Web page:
According to court documents filed in relation to a lawsuit, the design of the Physiomesh includes five separate layers: two layers of polyglecaprone-25 (“Monocryl”) film, which covers two underlying layers of polydioxanone film, which in turn cover a polypropylene mesh. Physiomesh is reportedly the only type of hernia repair product to use such a design. The design was meant to prevent adhesion and improve incorporation of the mesh into the patient’s abdomen.
“Instead, the multi-layer coating prevented adequate incorporation of the mesh into the body and caused or contributed to an intense inflammatory and chronic foreign body response resulting in an adverse tissue reaction including migration and damage to surrounding tissue in the form of sclerotic, granulomatous and/or fibrotic tissue and improper healing,” court documents note.
What are the Concerns About the Physiomesh?
Use of the Ethicon Physiomesh has raised a number of concerns, including that the Physiomesh can fail to properly adhere to a hernia, that it can improperly adhere to internal organs, that it has a high rate of recurrence of a ventral hernia, and that some patients have required revision surgery to remove and replace the Physiomesh implant. Unfortunately, some patients allege that despite having surgery to remove the mesh, improper adhesion to internal organs has meant not all of the mesh could be removed.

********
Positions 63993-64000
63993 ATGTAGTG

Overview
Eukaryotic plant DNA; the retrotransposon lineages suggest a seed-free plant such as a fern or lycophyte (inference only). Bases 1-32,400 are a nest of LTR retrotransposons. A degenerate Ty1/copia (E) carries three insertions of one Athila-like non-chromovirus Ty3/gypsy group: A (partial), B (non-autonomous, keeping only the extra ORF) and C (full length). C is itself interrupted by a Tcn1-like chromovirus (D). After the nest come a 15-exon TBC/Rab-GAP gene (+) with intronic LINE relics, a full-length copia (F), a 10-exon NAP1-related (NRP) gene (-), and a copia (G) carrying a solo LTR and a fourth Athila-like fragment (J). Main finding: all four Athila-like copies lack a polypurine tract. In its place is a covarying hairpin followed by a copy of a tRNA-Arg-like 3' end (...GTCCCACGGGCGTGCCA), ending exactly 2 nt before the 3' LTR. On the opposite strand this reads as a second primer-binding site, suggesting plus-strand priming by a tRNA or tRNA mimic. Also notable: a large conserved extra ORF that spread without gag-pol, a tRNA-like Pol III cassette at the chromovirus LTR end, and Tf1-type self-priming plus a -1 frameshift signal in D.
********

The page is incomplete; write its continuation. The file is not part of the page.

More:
Among the issues raised in at least one hernia mesh lawsuit are that the coating of the implant prevents fluid from escaping, which can cause seroma formation, which can itself cause infections, abscesses, and other complications. Furthermore, the design of the Physiomesh can allow bacteria that cannot be eliminated by the patient’s immune system to grow, further increasing the risk of an infection.
Finally, plaintiffs allege that the polypropylene mesh layer of the Physiomesh was not strong enough to survive normal wear and tear, which allowed recurrent hernias and/or ruptures to occur.
Who is at Risk of Ethicon Physiomesh Complications?
Anyone who had laparoscopic surgery to repair a ventral hernia and had the Ethicon Physiomesh implanted is at risk of complications. Among the complications linked to the Physiomesh is a higher rate of recurrence of a ventral hernia requiring revision surgery than in patients who received other implants.